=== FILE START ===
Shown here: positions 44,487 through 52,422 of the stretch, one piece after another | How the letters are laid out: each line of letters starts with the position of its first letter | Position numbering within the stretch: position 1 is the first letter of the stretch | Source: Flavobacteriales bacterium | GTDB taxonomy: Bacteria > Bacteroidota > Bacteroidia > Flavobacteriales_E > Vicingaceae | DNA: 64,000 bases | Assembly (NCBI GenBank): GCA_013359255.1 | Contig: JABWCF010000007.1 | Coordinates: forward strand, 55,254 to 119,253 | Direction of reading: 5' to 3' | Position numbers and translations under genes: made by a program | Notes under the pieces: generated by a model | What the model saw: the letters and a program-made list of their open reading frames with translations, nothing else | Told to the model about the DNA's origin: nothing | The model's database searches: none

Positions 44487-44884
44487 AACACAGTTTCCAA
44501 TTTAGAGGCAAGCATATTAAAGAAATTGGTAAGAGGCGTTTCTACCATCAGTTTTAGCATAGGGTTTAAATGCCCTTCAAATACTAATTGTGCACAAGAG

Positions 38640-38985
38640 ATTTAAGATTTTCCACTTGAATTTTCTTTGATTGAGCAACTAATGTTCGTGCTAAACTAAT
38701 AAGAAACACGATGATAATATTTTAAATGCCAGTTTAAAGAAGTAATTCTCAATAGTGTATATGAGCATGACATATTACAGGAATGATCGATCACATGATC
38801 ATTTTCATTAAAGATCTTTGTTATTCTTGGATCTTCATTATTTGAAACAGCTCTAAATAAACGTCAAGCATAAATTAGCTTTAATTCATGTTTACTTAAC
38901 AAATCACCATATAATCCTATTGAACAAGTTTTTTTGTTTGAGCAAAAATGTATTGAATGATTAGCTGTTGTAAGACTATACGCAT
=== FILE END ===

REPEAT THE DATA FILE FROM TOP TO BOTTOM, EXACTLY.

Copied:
Shown here: positions 44,487 through 52,422 of the stretch, one piece after another | How the letters are laid out: each line of letters starts with the position of its first letter | Position numbering within the stretch: position 1 is the first letter of the stretch | Source: Flavobacteriales bacterium | GTDB taxonomy: Bacteria > Bacteroidota > Bacteroidia > Flavobacteriales_E > Vicingaceae | DNA: 64,000 bases | Assembly (NCBI GenBank): GCA_013359255.1 | Contig: JABWCF010000007.1 | Coordinates: forward strand, 55,254 to 119,253 | Direction of reading: 5' to 3' | Position numbers and translations under genes: made by a program | Notes under the pieces: generated by a model | What the model saw: the letters and a program-made list of their open reading frames with translations, nothing else | Told to the model about the DNA's origin: nothing | The model's database searches: none

Positions 44487-44884
44487 AACACAGTTTCCAA
44501 TTTAGAGGCAAGCATATTAAAGAAATTGGTAAGAGGCGTTTCTACCATCAGTTTTAGCATAGGGTTTAAATGCCCTTCAAATACTAATTGTGCACAAGAG

Positions 38640-38985
38640 ATTTAAGATTTTCCACTTGAATTTTCTTTGATTGAGCAACTAATGTTCGTGCTAAACTAAT
38701 AAGAAACACGATGATAATATTTTAAATGCCAGTTTAAAGAAGTAATTCTCAATAGTGTATATGAGCATGACATATTACAGGAATGATCGATCACATGATC
38801 ATTTTCATTAAAGATCTTTGTTATTCTTGGATCTTCATTATTTGAAACAGCTCTAAATAAACGTCAAGCATAAATTAGCTTTAATTCATGTTTACTTAAC
38901 AAATCACCATATAATCCTATTGAACAAGTTTTTTTGTTTGAGCAAAAATGTATTGAATGATTAGCTGTTGTAAGACTATACGCAT